Monday, March 20, 2017

do it again

Ah, "Let's Do It Again", the song by The Staple Singers that was featured in the 1975 movie of the same name... Groove to that while you read on, if you want to...

Reinstalling can be good. Sometimes ya like to do a Steely Dan and go back, Jack, do it again. A few weeks ago, I reinstalled Antergos, as I wanted to revise the partition setup on the computer where the old Antergos installation was. Going through the process again gave me a system that (I think) is a little nicer than what I had before, and gave me a little better understanding of how Antergos is put together.

I went with Openbox again, but this time decided not to add LXQt, at least for now. But as usual I added a handful of apps and packages that didn't come with the default Openbox installation, and I customized the desktop to my own tastes. Here's a "clean" shot of the desktop, showing the Accessories submenu in the Antegos Applications menu opened up:

Installing Antergos doesn't take nearly as much time and effort as installing its parent distro, Arch Linux. That's nice for folks who want to get a feel for Arch, but it seems to me that the only way to get a "real" Arch system, and to acquire a good understanding of how Arch works, is to do a "real" Arch installation. Those who have done so, I think, will have a better experience with Antergos than those who haven't.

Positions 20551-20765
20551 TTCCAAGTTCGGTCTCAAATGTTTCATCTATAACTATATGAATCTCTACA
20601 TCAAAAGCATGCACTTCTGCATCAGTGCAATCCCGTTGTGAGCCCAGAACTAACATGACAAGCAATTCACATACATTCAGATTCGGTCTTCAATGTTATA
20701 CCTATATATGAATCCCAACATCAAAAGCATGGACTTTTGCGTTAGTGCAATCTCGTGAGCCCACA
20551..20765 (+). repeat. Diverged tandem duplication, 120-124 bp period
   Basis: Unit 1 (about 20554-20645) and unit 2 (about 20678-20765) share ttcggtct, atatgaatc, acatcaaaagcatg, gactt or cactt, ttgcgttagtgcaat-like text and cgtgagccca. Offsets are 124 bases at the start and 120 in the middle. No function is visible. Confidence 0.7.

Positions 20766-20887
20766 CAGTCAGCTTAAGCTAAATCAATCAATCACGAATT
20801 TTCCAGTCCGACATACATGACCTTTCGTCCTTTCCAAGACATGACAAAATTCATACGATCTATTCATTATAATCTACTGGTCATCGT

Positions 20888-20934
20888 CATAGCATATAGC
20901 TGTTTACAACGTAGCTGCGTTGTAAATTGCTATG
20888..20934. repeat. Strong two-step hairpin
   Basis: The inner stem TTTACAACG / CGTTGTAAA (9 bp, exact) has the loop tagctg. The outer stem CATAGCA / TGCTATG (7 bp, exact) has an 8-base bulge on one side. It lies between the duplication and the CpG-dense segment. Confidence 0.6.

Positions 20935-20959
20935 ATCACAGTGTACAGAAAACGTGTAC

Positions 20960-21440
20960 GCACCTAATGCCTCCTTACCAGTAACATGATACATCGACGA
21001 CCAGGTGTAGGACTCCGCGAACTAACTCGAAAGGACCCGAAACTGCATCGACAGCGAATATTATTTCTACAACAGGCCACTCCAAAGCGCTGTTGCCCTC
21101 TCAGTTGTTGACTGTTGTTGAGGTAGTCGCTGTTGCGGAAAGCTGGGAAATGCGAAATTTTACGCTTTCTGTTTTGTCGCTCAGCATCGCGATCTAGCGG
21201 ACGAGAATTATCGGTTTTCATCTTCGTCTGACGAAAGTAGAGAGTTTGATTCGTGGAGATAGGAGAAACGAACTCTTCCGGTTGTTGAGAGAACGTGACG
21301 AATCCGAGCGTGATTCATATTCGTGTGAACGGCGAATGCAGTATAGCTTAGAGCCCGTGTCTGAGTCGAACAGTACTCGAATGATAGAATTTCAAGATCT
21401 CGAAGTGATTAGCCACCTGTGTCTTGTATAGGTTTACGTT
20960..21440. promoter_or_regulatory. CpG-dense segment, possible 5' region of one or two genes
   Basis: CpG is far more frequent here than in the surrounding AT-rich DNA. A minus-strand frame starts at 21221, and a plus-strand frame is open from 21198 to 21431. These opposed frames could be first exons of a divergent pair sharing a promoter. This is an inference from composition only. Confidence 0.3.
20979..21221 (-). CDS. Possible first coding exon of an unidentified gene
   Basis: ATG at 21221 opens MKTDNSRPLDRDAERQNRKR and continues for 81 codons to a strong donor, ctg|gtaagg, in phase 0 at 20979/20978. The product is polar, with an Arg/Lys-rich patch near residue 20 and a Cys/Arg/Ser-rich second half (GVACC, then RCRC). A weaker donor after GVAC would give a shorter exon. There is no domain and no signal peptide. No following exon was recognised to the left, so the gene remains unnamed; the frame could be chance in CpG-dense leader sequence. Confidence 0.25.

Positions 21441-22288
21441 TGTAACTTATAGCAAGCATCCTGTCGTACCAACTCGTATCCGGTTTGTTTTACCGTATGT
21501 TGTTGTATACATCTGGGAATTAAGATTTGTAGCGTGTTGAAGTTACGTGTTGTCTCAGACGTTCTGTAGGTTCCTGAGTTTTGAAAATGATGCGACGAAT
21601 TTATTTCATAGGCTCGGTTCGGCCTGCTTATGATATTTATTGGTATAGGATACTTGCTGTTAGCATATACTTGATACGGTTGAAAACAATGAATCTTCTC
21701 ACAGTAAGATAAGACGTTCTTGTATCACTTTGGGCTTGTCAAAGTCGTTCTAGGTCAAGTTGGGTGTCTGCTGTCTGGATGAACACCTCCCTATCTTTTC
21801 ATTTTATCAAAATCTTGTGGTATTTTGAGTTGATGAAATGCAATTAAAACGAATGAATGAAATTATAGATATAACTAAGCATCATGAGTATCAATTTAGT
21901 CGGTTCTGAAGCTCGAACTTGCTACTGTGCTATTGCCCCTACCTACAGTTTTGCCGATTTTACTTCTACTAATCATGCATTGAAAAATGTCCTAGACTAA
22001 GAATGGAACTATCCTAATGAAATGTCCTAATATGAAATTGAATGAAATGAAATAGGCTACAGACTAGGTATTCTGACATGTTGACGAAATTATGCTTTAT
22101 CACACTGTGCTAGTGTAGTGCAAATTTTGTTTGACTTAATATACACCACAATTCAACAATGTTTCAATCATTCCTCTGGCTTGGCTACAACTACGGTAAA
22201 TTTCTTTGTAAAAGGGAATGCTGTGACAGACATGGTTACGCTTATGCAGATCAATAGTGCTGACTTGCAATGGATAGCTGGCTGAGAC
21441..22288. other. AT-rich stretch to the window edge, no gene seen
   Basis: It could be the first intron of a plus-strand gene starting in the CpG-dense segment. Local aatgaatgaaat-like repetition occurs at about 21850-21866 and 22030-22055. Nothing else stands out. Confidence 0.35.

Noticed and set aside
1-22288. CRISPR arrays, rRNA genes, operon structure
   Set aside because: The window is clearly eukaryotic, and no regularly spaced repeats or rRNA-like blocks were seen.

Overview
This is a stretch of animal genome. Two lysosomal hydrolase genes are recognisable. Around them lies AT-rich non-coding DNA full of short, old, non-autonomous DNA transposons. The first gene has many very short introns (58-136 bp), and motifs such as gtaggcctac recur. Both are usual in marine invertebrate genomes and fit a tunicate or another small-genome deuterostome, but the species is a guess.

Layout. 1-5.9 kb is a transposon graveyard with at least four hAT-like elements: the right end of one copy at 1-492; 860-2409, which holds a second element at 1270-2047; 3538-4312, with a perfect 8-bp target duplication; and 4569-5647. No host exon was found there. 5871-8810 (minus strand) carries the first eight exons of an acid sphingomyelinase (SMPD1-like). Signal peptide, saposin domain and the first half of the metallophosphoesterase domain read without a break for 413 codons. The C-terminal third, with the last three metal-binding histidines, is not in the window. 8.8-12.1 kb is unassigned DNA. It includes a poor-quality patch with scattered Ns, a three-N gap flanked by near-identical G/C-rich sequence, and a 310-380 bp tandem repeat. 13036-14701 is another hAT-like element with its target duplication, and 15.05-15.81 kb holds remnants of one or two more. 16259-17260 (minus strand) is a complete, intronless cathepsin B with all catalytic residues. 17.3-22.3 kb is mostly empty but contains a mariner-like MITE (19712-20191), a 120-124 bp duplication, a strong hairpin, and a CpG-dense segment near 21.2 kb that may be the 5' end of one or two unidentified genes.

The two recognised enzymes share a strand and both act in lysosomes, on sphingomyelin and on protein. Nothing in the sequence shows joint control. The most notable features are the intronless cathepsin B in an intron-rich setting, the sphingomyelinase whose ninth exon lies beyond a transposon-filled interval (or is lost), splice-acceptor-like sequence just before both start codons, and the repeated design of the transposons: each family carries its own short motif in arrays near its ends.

It's important that Antergos users refer back to the Arch wiki, and that they check Arch's home page for announcements prior to pulling in package updates. (Probably wouldn't hurt to glance at Arch's Installation Guide, as well.)

Antergos uses the Arch repos, and as with Arch, repository configuration is done via the /etc/pacman.conf file. There's also an Antergos repo, which by default is listed first in pacman.conf, giving packages from the Antergos repo priority over those from the Arch repos. That's important; one should certainly take a look at man pacman, man pacman.conf, and the Arch wiki's Pacman page for more info. Also informative: The Pacman Home Page at

Take, for example, a recent announcement posted at the Arch home page: "ca-certificates-utils 20170307-1 upgrade requires manual intervention". Antergos users needed to run the commands listed in that announcement (I did), same as Arch users.

Here's a screenshot that shows, among other things, the result of the paclist antergos command, listing the packages on my system that originate from the Antergos repo:

Note the antergos-repo-priority package. I ran pacman -Qi antergos-repo-priority to see more info:

This line in particular caught my eye:

Description     : Automatically adjusts the priority of the antergos repo in pacman.conf as needed.

Not sure that I want anything happening to my system "automatically"! I'll keep an eye on things; maybe this turns out to be no big deal.

I don't know yet if I'll end up keeping Antergos; maybe I'll want to replace it with Arch. But right now it looks good enough to keep installed for the long term. As their website describes it, Antergos "provides a fully configured OS with sane defaults that you can use right away." That, for sure, can be a good thing. The underlying system is about as close to "pure" Arch as you'll get with an Arch derivative; I think that's a good thing, too.

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